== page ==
Why Barbara Was a Big Deal: Her Trailblazing Legacy
Barbara Walters‘ true net worth lies in her trailblazing stature as an inspiration for women in media. Prior to Walters, few women held visible spots on TV outside traditionally feminine roles. She stormed these male bastions not through luck but by leveraging brilliance and an exceptional work ethic.
”I never expected or claimed to be perfect,” Walters reflected. “I just tried to be myself in a world where everyone expects women to be something other than themselves." Though discrimination followed her, Walters persisted. She is credited with carving space for the generations of prominent female journalists who followed.
Beyond the glass ceilings she shattered, Walters left a legacy as one of the most respected broadcasters ever. Critics praised her ability to transition between serious and light content. Viewers tuned in for her warmth and intelligence. And public figures agreed to speak with her knowing they‘d get a sympathetic yet honest interview.
Giving Back – How Walters Shared Her Success
Despite wealth and fame, Walters stayed grounded by giving back. She donated millions over the years to causes like women’s rights, poverty reduction, arts education, and disaster relief.
Notably, Walters co-created a Harvard honors program for women broadcasters. She hand-selected and mentored dozens of young women for fellowships. Walters explained, “Women attached too much importance to being liked. I wanted them to have higher ambitions.”
This generosity of spirit characterized Walters’ final decades. While comfortable, she lived modestly in a classic Manhattan apartment. Visitors noted the warmth and lack of pretension she radiated despite her immense success. Walters‘ giving back created a cherished legacy on top of her historic career.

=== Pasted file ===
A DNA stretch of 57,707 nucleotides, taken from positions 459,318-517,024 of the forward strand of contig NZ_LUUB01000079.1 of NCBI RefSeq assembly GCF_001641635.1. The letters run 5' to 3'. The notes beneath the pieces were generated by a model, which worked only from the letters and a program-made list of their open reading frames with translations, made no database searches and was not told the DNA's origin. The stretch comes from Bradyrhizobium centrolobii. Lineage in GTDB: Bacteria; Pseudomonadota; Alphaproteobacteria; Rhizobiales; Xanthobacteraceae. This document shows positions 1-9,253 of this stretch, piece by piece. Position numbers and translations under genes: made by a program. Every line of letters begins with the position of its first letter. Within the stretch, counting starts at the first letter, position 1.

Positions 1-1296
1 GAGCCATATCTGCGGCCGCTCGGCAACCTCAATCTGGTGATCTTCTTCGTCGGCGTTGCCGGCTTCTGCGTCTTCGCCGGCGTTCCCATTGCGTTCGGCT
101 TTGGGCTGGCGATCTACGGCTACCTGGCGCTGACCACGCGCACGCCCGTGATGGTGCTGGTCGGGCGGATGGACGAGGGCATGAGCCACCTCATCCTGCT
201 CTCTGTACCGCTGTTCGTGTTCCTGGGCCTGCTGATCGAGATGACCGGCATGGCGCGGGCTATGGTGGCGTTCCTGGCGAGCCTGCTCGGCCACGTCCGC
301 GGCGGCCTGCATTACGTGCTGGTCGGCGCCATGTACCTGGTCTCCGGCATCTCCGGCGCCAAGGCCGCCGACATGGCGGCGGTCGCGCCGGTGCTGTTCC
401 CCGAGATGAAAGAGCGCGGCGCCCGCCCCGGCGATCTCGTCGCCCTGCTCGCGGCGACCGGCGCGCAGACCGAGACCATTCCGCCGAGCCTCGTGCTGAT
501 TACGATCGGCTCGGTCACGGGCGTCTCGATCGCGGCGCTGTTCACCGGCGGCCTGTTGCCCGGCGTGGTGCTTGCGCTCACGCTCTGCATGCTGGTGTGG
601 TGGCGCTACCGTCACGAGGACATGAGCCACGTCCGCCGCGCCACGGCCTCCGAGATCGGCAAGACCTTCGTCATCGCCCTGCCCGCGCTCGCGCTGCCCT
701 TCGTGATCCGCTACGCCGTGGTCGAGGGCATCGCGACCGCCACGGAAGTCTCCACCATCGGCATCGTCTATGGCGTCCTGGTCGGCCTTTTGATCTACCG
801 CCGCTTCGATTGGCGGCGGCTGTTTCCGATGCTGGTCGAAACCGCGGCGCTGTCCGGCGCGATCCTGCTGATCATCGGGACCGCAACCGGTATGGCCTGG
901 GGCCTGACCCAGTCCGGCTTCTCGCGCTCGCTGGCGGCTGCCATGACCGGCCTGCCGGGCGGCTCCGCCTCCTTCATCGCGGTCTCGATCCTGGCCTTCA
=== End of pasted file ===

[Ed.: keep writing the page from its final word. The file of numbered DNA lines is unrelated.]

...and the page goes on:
Lessons Aspiring Journalists Can Learn from This Luminary
So what can young journalists today take away from Walters’ groundbreaking career?
First, perfect your unique voice and interview style versus imitating others. Walters forged lifelong fans by highlighting her originality and empathy on screen. She set herself apart from fiery or aggressive personalities.
Additionally, leverage persistence and hard work. Walters routinely put in 19-hour days. Her nonstop drive opened doors male producers claimed would stay shut to women.
Curiosity, listening ability, and pursuit of the truth are also essential. Mastering storytelling formats like interviews and long-form profiles pays dividends. And know that the jobs that seem “less serious” can train skills equally key to hard news. Walters proved PR and entertainment expertise aided her journalism finesse.
Above all, believe in yourself and the value of your perspective. Walters stayed resolute despite rampant discrimination. Thanks to her self-confidence, she ascended to the very top of her industry on her own terms. That takes grit aspiring journalists would be wise to emulate.
Conclusion: Barbara Walters‘ Dollars and Sense Just Part of Her Value
When Barbara Walters passed away in 2022 at age 92, she left behind a monumental net worth of $170 million accumulated across her 60+ years in broadcast media. But Walters‘ true value isn‘t measured in dollars. Rather, it lies in how she transformed possibilities for women in journalism and forged bonds with viewers globally.
Walters brought depth and heart to the most sterile breaking news story. Her warmth and wisdom invited viewers into a conversation versus a lecture. From Barrier-breaker to bonafide superstar, this tenacious trailblazer certainly earned every penny of her fortune. But the doors she opened and the lives she touched are Walters’ real riches and legacy.